International evidence has shown that a strong PFM system is critical for operational and allocative efficiency and sustainability of public expenditure. Indian PFM systems, across the centre and the states, have undergone sporadic, disparate, and incremental changes over a number of years.
The COVID-19 pandemic has exposed the vulnerabilities of the PFM system and has forced governments to adopt rapid remedial measures such as reprogramming / reprioritising expenditures, easing procurement processes, expediting execution modalities, and arranging for liquidity with all the attendant risks. The pandemic has, thus, highlighted the need to deepen and strengthen the PFM architecture and, thereby, change the way governments manage public money.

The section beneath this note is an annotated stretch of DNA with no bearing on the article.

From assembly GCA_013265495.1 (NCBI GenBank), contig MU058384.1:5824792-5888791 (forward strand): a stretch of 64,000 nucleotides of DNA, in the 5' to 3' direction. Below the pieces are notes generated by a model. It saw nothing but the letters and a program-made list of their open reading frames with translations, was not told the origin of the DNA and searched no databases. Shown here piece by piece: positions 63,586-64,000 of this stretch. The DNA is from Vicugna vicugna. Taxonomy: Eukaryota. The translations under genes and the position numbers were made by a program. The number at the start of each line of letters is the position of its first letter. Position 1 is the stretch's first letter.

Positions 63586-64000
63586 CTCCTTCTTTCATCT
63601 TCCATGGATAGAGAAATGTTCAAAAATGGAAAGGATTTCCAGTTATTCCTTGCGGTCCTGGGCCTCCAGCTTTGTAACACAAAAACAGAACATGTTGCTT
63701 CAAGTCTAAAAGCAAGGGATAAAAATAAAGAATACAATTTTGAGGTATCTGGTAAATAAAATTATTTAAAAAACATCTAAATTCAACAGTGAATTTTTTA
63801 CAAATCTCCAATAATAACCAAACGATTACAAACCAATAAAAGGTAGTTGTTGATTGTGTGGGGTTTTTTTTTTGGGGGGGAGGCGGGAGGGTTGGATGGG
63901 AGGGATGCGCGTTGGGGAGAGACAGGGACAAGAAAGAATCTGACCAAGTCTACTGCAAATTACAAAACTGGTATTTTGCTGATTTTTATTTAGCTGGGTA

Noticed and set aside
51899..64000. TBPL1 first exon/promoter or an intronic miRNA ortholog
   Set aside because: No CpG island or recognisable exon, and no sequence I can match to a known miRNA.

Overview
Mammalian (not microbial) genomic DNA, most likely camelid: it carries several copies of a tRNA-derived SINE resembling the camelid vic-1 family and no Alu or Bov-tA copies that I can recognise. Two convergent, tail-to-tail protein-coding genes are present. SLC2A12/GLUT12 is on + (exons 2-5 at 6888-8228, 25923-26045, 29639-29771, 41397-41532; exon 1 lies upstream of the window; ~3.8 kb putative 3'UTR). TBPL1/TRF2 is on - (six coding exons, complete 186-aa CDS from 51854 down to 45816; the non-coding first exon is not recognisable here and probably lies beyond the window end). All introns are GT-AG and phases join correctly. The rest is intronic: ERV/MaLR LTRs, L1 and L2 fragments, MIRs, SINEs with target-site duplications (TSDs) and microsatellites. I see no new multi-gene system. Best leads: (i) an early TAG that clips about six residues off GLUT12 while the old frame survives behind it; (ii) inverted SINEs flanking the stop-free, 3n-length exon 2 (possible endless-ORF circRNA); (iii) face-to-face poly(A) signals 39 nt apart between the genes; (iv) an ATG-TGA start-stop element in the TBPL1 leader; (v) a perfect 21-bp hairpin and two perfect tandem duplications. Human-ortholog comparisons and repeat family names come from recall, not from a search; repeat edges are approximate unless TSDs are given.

In building the post-COVID-19 recovery, the nature of fiscal governance and the quality and direction of public spending, especially infrastructure investment, will play a key role. Across countries, and especially in India, with resources being tight, governments will need to carefully redirect spending to the productive sectors with higher multiplier effects on rebuilding inclusive growth.
For this, all tiers of government will need better fiscal governance—strong institutions and frameworks to plan, allocate, implement, report, and assess the quality of public spending and public infrastructure. The fiscal challenges brought on by the pandemic have heightened the urgency to strengthen the PFM system in India.
In this context, the Centre for Social and Economic Progress (CESP) in coordination with the World Bank is organising three seminars in September 2021 to examine and explore the need and opportunities for reforms in fiscal governance and the PFM system in India.